Posted by on August 15, 2017

With the release of our newest introduction video, I’ve noticed a response pattern I first thought unfortunate. People weren’t very civil in their criticism of me and Copiosis as described in the video. Every criticism is worth responding to, even if they themselves hold no validity (as it stands, not a single critique of Copiosis has held up). But the anger and vehemence with which people expressed themselves surprised me.

But after spending hours responding to commenters, calmly responding to their attacks with reason and civility – and at times some snarky humor – I realized something I hadn’t before:  The vehemence, emotional outbursts and taunts were how people asked for more information. For each time I responded to someone, that person continued to ask more questions. As they did, their language expressed more reason, more….civility.

That’s when I asked myself is it possible aggression is a cry for help?

“Absolutely,” A new member to the Copiosis Social Group said when responding to my question which I posted in the group. He continued:

“It is common for people to grab at the negatives of something rather than the potential positives, people have been somewhat boxed (social conditioning and bakground stress) into a process that if there’s something that is not perfect, not right, not what you expect, COMPLAIN! This mentality is magnified by the internet whereby (even on Facebook) people can maintain a relative obscurity on the medium and so are much more vocal with their thoughts (both good and bad, see: porn and politics). It’s curious how many of these people would say what they said in real life, to your face.”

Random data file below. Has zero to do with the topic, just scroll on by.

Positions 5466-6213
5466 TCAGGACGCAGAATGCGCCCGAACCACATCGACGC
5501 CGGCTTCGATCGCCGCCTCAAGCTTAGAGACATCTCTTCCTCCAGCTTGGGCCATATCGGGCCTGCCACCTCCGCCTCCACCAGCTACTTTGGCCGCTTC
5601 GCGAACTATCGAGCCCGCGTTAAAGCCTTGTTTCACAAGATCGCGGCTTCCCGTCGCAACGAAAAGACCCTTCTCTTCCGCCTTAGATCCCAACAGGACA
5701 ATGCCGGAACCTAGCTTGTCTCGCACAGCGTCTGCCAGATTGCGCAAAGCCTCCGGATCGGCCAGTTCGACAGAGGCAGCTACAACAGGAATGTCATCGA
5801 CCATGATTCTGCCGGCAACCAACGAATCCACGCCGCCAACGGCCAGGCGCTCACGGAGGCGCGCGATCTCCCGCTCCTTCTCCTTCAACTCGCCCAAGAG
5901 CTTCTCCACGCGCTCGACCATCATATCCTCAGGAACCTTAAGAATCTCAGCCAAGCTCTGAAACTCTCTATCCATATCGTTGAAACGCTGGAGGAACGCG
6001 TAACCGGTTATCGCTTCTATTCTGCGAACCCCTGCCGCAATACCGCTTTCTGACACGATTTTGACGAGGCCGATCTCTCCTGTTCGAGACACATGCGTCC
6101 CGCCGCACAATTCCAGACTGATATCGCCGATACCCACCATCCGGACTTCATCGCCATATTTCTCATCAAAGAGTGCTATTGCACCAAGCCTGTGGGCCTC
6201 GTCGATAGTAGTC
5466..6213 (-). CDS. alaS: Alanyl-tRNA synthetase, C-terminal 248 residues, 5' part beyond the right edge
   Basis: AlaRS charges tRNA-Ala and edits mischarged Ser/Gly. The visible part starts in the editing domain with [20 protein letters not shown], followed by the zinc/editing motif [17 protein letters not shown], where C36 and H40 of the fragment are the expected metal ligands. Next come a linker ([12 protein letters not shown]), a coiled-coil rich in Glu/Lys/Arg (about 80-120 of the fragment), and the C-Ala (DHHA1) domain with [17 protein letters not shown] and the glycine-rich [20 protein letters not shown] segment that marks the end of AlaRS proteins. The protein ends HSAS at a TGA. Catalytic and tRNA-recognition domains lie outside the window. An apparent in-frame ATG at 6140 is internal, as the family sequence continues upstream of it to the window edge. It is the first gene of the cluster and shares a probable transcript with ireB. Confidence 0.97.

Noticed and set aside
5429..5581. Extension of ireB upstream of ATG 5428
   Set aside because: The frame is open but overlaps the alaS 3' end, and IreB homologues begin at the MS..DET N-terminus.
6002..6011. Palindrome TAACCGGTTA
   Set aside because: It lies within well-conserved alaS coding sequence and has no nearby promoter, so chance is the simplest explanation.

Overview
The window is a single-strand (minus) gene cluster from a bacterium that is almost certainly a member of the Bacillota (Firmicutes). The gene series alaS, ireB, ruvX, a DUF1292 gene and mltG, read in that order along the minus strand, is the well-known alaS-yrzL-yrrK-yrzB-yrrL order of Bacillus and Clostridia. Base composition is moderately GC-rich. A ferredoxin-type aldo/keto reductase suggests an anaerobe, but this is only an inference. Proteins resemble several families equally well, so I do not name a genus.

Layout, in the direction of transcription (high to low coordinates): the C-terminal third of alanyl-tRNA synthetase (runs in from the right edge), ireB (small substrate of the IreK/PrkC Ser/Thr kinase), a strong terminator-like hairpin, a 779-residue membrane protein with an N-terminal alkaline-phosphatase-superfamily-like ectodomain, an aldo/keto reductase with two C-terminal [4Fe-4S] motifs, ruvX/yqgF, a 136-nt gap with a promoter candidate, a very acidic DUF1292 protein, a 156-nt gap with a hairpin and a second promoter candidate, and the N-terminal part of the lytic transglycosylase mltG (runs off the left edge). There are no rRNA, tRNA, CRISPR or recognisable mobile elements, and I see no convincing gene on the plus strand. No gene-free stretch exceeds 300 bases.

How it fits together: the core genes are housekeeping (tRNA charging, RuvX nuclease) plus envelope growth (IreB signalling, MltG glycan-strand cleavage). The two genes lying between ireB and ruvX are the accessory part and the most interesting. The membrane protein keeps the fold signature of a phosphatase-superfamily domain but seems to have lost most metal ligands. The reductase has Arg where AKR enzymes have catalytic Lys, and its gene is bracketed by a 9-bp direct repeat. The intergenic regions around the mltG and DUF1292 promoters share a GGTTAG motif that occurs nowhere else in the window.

(HT: Martin Heaps)

 

Aaarrrgghhh

 

Martin goes on with great eloquence:

“Also it is a factor that to DISCUSS a topic takes mental effort and reasoning (how many people say why they hate the idea? With clear understanding?) rather than an easy emotive reaction to simply dismiss a topic because of an opinionated response “I don’t like it” People have a baseline of being scared of NEW. This can’t be easily fixed, but this unfortunate baseline is encouraged by the various money and lifestyle stresses that people have. Happy people are more constructive, but happy people have to be happy.”

So here we again have an example of how or system keeps our heads down so much, we rarely engage our brains enough to consider the new as possibly beneficial, and therefore worth learning more. Then again, it just may be that people are asking for more information when they call your idea “stupid”, or label it something it totally is not.

Welcome to the leading edge of fundamental change.

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